“Call Me Dancer” Q & A

male dancer jumps in the air with pink fabric blowing behind him.

The award-winning documentary Call Me Dancer follows Manish Chauhan, a young street dancer from Mumbai, and his efforts to become a professional. Under the tutelage of Israeli-American ballet teacher Yehuda Maor, Manish’s journey takes him around the globe, from India, to Israel, to New York City.

Sunday, February 25, 5:00 pm at Temple, The Besters present Movie Night & Dinner, featuring a screening of the film, followed by a Q&A with Manish and the film’s co-director, Leslie Shampaine. I spoke with Shampaine via Zoom at her home here in Washington, D.C. The following has been edited for length and clarity.

How did you discover Manish and make this film?

I was a professional ballet dancer, and I knew the teacher, Yehuda. I used to live in Israel when I was a teenager, so I saw him dance at Bat-Dor, but he didn’t know me. But fast forward, I was a professional ballet dancer, and he was teaching in New York City. And I started taking his classes and we became very close friends. I knew that he had gone to India, and I knew he had discovered some talented students there. And we talked about it, and he then said, “You know, why don’t you make this film? Why don’t you make this, tell the story?” And he came to me because he thought that as a dancer, I would be able to give empathy and understanding, sensitivity to his world.

And what do you think that brought to the film?

The first thing it brought is what all filmmakers need — access. He would never have given anybody access to this story the way he gave me.

I understand intimately the life of a dancer and the passion that any artist feels, which pushes them to do what they do, even though they know that there’s no monetary gain, and it’s a short career, and all of those things. But I could connect to Manish, I could connect to Yehuda. Even though we all come from different backgrounds, I could connect to them because I have had the same feelings and passion about dance.

In many ways, this is a familiar story of the kid who wants to do the thing his parents don’t want him to do. How is this different?

You don’t have to be interested in dance to enjoy the film because there are a lot of universal themes within the story. Ageism, for instance. Yehuda is told at 70 that he’s too old to teach, and he doesn’t have any other opportunities. So he goes to India. Manish is also told, you’re too old to start dance and you’re too old to become a dancer. And both of them proved everyone wrong.

All parents want the best for their kids. And I think that Manish’s parents are everybody’s parents; some people have said his mother is everybody’s mother. It makes parents nervous if their kid says, “I want to do something you’ve never heard of before.” They’re uncomfortable about it. They don’t know if he’s going to be successful.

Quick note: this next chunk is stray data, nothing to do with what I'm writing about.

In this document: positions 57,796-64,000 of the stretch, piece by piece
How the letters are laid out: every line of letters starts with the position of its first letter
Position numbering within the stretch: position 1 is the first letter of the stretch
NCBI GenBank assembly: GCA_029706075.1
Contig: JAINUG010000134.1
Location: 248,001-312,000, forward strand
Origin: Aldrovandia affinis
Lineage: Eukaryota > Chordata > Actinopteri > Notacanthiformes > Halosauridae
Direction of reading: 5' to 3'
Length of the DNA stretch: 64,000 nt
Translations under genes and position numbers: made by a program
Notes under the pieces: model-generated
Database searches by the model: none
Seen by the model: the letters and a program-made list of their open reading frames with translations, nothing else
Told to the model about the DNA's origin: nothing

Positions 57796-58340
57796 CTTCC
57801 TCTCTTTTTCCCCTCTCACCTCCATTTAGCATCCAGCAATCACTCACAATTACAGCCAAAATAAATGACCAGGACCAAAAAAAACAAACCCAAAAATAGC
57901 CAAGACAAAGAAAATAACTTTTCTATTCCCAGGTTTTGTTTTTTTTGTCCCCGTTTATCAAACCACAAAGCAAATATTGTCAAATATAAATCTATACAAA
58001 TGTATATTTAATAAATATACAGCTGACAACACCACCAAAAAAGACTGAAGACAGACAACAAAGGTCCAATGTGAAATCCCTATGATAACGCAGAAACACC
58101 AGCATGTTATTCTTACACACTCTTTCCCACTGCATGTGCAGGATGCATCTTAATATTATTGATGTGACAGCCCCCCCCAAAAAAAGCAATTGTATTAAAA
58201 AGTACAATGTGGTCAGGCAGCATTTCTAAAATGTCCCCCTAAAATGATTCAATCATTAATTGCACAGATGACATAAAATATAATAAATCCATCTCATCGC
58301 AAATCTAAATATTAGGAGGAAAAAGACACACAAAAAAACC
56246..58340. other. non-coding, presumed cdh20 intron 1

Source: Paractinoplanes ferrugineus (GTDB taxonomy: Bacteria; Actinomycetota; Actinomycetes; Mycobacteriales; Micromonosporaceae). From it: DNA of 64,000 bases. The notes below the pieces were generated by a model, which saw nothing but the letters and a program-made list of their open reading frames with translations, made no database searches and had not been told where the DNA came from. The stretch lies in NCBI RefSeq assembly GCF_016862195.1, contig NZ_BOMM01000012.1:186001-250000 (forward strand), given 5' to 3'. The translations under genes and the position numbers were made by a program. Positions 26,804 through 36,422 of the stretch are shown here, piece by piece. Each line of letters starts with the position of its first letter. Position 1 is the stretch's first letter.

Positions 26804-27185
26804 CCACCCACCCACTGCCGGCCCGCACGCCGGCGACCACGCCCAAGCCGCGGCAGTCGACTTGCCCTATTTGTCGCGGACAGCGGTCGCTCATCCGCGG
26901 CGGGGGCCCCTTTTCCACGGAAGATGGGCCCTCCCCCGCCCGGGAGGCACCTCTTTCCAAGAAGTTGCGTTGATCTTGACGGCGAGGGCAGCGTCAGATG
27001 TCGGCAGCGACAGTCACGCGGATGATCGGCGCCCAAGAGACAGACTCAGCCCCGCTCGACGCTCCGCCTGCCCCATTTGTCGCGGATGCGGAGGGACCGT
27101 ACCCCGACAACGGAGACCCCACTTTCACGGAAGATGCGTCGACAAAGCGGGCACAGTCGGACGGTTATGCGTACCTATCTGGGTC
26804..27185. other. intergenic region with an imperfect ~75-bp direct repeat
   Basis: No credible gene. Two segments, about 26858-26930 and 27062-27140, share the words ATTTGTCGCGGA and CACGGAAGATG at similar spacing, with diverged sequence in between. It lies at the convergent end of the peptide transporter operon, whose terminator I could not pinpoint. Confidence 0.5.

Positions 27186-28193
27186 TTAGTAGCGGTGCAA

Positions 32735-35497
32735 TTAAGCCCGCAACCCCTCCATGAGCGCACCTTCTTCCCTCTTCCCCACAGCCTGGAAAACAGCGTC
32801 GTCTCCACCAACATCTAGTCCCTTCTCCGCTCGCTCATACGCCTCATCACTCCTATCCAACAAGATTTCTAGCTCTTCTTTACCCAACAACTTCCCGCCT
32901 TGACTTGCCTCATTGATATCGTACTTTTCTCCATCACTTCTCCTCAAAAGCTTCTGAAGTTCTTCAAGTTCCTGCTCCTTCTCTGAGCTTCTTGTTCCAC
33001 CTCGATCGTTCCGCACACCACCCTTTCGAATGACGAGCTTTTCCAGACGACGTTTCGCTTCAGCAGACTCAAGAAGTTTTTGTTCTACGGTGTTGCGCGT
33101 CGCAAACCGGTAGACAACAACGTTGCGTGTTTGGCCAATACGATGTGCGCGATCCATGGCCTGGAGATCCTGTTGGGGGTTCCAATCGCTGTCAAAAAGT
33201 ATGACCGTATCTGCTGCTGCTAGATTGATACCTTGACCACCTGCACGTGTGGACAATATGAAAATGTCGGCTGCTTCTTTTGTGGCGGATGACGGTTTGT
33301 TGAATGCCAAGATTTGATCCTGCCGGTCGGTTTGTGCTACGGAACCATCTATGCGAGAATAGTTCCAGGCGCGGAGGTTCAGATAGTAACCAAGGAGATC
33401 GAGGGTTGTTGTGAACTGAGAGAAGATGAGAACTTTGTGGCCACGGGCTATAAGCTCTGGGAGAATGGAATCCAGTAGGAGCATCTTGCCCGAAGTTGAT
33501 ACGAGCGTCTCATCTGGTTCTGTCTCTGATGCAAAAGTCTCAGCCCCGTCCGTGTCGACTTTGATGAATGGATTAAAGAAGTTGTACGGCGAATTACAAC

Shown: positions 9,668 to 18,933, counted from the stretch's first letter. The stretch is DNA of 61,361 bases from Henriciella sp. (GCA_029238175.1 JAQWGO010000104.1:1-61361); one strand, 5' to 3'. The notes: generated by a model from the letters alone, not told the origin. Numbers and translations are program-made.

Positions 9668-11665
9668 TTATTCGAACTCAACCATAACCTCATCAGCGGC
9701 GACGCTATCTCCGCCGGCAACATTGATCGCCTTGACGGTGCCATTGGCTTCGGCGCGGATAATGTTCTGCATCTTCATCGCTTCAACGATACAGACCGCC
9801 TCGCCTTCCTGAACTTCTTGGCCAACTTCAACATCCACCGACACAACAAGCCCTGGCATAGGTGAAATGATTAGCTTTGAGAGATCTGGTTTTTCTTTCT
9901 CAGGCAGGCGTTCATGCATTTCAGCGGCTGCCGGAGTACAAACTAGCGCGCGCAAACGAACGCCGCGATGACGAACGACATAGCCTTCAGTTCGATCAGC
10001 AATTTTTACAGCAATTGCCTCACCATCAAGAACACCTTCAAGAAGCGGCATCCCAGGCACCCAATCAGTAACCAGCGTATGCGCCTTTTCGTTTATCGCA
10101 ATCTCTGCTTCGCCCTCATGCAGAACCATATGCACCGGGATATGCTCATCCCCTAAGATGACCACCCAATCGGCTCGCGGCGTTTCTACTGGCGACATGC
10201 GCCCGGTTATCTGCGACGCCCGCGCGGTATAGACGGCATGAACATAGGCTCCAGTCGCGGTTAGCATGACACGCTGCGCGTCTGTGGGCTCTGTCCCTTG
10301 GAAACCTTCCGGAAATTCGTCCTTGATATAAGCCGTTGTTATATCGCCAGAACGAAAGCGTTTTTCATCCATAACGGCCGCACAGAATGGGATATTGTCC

And it’s a true underdog story. Manish comes up against a lot of obstacles and he perseveres. And that persevering is universal.

One of the obstacles that Manish has to overcome is the caste system in India. Can you speak to that a little bit?

His parents took out loans to pay for school, they wanted a good education for their son, but they didn’t have extra money to pay for dance classes. He even said he never had a gym class or played soccer because his parents didn’t have the money for the uniform.

I didn’t look at caste at all, but I saw it more from a family who don’t have the resources. And dance can be seen as elitist because it costs a lot of money to train.

In the film, Manish gets a young rival. Are these two now seen as pioneers in changing attitudes about ballet and dance in general in India?

Yes, they have, because there’s been media attention on both of them. Obviously, I made a film, and there was a fiction film based on him. So there’s this huge responsibility that Manish feels because other kids and the next generation says, okay, if they can do it, then I want to do it.

While I was filming, I met a few students who had seen Manish on the air and came on their own at like 16 to Mumbai to study because they just thought, wow, this is a fantastic dance form.

India has so much culture. So it’s an interweave, it’s a new thread, but it will become Indian, and choreographers will start choreographing and they’ll bring their own culture to it, which is what contemporary dance does.

What message are you trying to send with this film?

I did not have any intention but to show this world where Manish comes from. But people who see the film feel very inspired and hopeful that there are people without any means who can, just with perseverance and talent, find their way, even if everybody puts all these obstacles in front of them, which is everybody’s story.

I think everybody feels more connected to the underdog because I think we are all underdogs and trying to do things in our own lives.

Anything else you want to add that I haven’t asked?

When I lived in Israel, from age 12 to 15, that’s when I started falling in love with the arts. My eyes opened up, and my heart opened up, and I said, I want to be in this world. So I felt very connected to Yehuda, that maybe because he’s Israeli, he’s the direct line to my experience when I was younger and why I do what I do.

I wanted people to see why artists do what they do. It’s hard to describe, but I’m hoping through the film you can see and feel what Manish does for love and for passion.